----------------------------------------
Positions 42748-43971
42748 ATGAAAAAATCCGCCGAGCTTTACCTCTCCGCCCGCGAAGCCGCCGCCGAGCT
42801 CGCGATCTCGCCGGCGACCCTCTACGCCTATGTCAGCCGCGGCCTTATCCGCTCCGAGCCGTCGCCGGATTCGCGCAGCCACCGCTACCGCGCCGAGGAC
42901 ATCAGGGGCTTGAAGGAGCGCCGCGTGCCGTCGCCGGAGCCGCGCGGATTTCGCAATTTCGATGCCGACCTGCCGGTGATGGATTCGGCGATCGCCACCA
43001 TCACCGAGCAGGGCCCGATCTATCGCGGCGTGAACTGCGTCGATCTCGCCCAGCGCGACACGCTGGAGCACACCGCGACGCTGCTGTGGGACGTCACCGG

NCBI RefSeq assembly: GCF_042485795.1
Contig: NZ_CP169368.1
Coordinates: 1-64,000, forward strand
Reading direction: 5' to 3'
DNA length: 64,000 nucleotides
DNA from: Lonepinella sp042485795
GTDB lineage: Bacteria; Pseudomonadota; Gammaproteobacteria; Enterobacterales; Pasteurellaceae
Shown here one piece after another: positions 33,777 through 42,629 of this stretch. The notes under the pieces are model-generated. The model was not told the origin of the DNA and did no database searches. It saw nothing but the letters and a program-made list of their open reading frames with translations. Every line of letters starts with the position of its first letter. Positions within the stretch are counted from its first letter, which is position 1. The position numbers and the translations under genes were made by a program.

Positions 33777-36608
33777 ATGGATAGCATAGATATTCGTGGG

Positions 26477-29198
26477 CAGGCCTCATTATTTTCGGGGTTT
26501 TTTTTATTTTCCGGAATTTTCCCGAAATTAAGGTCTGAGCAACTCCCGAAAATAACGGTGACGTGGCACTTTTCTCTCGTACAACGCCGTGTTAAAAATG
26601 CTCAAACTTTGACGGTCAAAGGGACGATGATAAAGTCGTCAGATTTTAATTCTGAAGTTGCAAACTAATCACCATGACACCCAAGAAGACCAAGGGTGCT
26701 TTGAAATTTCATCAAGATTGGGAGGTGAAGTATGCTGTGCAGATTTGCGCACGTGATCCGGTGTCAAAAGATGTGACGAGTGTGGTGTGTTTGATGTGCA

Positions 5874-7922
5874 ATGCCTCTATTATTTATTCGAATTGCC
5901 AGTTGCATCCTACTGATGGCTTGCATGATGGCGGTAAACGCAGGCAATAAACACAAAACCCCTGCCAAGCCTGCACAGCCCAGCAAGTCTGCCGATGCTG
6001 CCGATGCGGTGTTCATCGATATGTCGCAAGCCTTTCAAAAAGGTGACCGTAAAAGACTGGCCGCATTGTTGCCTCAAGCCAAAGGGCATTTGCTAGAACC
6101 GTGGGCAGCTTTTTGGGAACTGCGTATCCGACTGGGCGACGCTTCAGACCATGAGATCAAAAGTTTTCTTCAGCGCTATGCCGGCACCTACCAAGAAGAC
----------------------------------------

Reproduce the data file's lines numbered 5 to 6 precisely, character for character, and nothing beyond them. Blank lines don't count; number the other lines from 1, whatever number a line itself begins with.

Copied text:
43001 TCACCGAGCAGGGCCCGATCTATCGCGGCGTGAACTGCGTCGATCTCGCCCAGCGCGACACGCTGGAGCACACCGCGACGCTGCTGTGGGACGTCACCGG

NCBI RefSeq assembly: GCF_042485795.1